A $633 million and 500,000-square-foot cancer hospital through University of Chicago Medicine has been pitched for the city’s South Side.
Hospital officials have submitted an application for site planning to the state Health Facilities and Services Review Board.
Construction wouldn’t begin until next year and the hospital could open to patients by 2026.
Backers hope the facility will help address health inequities on Chicago’s South Side, where many Black residents live. The area has higher cancer death rates and has seen several hospital closures in recent years.
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The new center would include space for outpatient procedures and services, along with 128 hospital beds.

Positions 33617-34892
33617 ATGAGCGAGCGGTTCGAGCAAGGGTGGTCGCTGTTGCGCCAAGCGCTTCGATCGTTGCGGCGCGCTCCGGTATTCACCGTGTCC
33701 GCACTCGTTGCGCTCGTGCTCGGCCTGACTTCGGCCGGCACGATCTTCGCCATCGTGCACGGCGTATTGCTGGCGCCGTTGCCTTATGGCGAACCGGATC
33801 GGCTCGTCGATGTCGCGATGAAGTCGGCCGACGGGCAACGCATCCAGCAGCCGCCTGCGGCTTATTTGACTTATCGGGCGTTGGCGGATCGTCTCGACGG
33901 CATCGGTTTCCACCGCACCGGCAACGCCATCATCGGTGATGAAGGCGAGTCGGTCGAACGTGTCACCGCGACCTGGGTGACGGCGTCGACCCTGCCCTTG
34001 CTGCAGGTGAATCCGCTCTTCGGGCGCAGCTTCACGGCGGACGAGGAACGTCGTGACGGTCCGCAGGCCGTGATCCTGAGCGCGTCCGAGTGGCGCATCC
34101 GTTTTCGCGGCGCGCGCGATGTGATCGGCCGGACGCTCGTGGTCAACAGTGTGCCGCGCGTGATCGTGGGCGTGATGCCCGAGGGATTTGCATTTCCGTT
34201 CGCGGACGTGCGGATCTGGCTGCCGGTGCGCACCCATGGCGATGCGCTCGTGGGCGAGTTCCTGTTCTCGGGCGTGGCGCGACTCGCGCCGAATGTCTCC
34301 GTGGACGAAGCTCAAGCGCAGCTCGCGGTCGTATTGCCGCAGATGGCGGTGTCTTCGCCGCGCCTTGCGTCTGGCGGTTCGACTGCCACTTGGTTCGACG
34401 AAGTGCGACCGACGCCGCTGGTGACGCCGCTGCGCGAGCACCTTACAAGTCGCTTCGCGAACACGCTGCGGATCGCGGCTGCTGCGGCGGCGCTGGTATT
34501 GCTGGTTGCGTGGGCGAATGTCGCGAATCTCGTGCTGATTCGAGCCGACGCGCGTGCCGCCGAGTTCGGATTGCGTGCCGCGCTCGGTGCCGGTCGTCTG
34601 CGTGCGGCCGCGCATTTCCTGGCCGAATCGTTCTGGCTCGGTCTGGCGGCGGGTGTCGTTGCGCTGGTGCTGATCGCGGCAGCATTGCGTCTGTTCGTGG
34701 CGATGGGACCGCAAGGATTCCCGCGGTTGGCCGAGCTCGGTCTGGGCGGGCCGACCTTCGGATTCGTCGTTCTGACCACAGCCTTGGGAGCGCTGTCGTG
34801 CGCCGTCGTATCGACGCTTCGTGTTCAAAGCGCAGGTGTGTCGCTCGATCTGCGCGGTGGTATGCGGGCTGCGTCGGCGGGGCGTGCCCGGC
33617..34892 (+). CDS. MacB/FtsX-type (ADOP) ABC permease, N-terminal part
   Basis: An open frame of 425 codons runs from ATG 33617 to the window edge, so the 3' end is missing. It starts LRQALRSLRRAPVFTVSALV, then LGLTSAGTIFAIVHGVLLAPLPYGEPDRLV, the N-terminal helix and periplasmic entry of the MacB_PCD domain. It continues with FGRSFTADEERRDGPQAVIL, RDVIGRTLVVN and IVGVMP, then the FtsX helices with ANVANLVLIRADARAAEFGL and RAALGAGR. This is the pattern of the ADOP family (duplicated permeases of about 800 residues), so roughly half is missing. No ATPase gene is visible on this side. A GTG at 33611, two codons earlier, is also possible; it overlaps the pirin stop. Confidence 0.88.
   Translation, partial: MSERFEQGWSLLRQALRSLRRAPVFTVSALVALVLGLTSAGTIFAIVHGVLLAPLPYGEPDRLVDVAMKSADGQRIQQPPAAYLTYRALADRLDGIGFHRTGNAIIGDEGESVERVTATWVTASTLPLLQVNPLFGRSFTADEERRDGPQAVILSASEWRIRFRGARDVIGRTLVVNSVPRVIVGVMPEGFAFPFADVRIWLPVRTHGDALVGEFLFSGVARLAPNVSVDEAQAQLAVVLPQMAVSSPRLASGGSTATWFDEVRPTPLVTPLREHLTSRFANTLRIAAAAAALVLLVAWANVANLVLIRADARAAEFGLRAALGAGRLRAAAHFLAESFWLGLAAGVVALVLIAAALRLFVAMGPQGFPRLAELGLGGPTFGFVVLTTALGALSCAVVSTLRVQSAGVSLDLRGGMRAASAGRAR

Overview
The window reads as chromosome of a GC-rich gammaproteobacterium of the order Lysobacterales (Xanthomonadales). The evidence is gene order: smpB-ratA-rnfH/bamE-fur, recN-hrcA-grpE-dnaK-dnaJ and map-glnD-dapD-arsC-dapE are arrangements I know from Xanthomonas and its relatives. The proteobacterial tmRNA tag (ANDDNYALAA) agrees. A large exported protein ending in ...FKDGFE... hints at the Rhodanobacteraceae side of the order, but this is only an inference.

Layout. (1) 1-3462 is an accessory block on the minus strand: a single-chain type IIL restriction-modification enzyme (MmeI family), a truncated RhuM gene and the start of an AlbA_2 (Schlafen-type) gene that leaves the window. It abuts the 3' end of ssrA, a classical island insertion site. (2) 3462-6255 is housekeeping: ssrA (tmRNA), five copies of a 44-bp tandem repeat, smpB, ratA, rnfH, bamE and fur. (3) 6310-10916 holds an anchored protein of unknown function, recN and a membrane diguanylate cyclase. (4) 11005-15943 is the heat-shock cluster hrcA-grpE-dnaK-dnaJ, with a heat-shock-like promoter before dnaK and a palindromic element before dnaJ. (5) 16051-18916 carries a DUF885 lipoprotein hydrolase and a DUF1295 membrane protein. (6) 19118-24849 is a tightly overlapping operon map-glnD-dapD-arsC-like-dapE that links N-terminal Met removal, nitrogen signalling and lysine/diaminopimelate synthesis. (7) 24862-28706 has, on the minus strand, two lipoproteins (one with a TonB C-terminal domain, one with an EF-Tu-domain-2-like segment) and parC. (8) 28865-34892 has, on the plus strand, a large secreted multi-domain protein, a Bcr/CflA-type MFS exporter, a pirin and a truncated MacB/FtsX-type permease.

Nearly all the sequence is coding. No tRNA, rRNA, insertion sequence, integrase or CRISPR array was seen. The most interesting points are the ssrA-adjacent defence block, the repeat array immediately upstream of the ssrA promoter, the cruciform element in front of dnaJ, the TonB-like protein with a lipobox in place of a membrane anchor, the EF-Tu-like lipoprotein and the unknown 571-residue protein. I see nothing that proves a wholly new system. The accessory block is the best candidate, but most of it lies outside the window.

“This will have a major impact in terms of our ability to take care of patients coming from our South Side community,” said Dr. Kunle Odunsi, director of UChicago Medicine’s Comprehensive Cancer Center. “This kind of hospital provides a unique opportunity to not only meet the needs of cancer patients in the new hospital but also meet the needs of other noncancer patients as well.”
The facility is also expected to include an urgent care and be a research center, with clinical trials enrolling area patients.